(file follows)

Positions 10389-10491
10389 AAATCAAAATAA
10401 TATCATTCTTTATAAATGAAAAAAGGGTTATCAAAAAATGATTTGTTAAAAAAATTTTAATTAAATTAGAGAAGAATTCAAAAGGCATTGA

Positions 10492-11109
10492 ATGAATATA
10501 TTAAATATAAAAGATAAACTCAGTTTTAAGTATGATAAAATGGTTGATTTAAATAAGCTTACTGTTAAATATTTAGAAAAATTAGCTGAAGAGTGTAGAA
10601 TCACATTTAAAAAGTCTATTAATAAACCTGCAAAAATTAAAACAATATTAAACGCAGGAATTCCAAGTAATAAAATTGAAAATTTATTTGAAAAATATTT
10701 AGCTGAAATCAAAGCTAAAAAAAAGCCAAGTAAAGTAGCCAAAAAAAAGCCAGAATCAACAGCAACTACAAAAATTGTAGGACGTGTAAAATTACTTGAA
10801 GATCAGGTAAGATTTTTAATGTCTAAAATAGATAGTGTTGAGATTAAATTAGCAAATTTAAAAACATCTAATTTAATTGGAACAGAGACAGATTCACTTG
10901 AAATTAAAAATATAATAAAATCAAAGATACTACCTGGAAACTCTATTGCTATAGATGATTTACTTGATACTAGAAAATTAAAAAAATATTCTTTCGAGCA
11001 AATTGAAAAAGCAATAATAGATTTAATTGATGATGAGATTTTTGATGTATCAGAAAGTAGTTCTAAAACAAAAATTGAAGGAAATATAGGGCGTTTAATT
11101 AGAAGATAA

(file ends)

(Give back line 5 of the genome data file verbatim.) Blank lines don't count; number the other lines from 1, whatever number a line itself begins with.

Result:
10492 ATGAATATA